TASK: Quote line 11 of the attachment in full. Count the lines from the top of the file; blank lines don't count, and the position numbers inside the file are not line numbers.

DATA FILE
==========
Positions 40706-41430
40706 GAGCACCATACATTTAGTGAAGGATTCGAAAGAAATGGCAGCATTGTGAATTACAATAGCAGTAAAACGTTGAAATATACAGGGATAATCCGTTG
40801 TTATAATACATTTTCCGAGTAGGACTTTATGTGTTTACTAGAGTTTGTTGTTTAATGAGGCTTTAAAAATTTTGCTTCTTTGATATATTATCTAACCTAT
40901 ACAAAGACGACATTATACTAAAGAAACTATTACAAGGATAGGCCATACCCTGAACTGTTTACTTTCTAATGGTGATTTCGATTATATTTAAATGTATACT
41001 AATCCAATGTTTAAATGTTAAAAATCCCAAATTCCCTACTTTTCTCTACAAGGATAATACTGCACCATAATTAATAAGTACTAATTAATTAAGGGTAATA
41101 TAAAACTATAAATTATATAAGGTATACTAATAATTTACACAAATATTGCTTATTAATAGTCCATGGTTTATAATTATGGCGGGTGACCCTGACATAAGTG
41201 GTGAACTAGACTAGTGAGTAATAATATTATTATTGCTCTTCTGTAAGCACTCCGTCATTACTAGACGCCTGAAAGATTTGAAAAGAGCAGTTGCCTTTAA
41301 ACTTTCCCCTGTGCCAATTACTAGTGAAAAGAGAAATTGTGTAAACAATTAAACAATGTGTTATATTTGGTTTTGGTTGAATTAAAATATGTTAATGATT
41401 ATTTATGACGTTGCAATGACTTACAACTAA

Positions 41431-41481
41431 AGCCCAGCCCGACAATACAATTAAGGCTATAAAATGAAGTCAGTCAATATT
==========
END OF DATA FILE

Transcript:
41431 AGCCCAGCCCGACAATACAATTAAGGCTATAAAATGAAGTCAGTCAATATT